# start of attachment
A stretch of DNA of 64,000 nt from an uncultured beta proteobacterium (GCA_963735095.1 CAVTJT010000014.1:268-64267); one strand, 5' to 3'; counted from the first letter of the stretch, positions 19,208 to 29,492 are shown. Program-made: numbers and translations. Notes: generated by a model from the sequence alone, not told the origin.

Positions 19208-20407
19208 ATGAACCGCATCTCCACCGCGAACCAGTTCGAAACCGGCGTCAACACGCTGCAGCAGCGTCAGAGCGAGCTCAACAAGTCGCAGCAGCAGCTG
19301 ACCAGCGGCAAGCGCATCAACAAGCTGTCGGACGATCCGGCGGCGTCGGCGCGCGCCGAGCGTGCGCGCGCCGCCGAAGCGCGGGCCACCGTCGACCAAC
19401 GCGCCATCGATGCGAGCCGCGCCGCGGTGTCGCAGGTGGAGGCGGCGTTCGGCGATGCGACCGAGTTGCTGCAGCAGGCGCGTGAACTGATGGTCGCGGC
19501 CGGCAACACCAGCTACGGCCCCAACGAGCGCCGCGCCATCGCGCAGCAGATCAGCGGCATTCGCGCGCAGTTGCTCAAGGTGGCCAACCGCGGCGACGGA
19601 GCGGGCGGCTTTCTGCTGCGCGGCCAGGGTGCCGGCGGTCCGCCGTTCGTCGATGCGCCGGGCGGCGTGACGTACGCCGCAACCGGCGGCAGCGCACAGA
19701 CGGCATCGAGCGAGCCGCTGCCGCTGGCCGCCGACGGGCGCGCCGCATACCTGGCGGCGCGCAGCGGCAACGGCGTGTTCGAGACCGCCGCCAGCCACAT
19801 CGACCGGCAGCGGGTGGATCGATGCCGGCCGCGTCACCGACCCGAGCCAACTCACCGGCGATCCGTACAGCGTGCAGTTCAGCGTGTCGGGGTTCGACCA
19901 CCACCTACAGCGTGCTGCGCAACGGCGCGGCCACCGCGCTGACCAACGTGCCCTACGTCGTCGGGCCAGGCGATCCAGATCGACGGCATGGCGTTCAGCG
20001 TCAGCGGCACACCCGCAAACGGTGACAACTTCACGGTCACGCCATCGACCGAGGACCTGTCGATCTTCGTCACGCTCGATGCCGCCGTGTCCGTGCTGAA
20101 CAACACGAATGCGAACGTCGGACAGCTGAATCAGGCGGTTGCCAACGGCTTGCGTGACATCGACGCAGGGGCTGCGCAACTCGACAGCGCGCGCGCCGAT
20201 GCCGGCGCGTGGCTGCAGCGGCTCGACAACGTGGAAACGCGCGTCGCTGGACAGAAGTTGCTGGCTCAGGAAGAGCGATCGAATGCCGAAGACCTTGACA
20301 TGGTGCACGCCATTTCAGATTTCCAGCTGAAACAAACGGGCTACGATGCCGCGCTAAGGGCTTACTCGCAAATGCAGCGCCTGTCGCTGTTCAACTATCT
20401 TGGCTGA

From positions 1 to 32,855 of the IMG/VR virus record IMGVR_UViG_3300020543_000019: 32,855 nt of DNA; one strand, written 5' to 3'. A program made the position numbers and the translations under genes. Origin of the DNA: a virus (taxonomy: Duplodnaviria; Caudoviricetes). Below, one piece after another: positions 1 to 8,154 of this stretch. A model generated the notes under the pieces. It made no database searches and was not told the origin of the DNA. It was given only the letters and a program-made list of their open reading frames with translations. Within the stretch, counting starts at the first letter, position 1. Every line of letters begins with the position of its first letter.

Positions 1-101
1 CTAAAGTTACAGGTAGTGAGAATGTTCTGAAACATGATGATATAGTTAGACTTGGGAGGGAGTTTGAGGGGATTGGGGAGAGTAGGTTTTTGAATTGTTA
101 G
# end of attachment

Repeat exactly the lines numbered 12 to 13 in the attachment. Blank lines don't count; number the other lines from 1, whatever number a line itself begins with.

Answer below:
20101 CAACACGAATGCGAACGTCGGACAGCTGAATCAGGCGGTTGCCAACGGCTTGCGTGACATCGACGCAGGGGCTGCGCAACTCGACAGCGCGCGCGCCGAT
20201 GCCGGCGCGTGGCTGCAGCGGCTCGACAACGTGGAAACGCGCGTCGCTGGACAGAAGTTGCTGGCTCAGGAAGAGCGATCGAATGCCGAAGACCTTGACA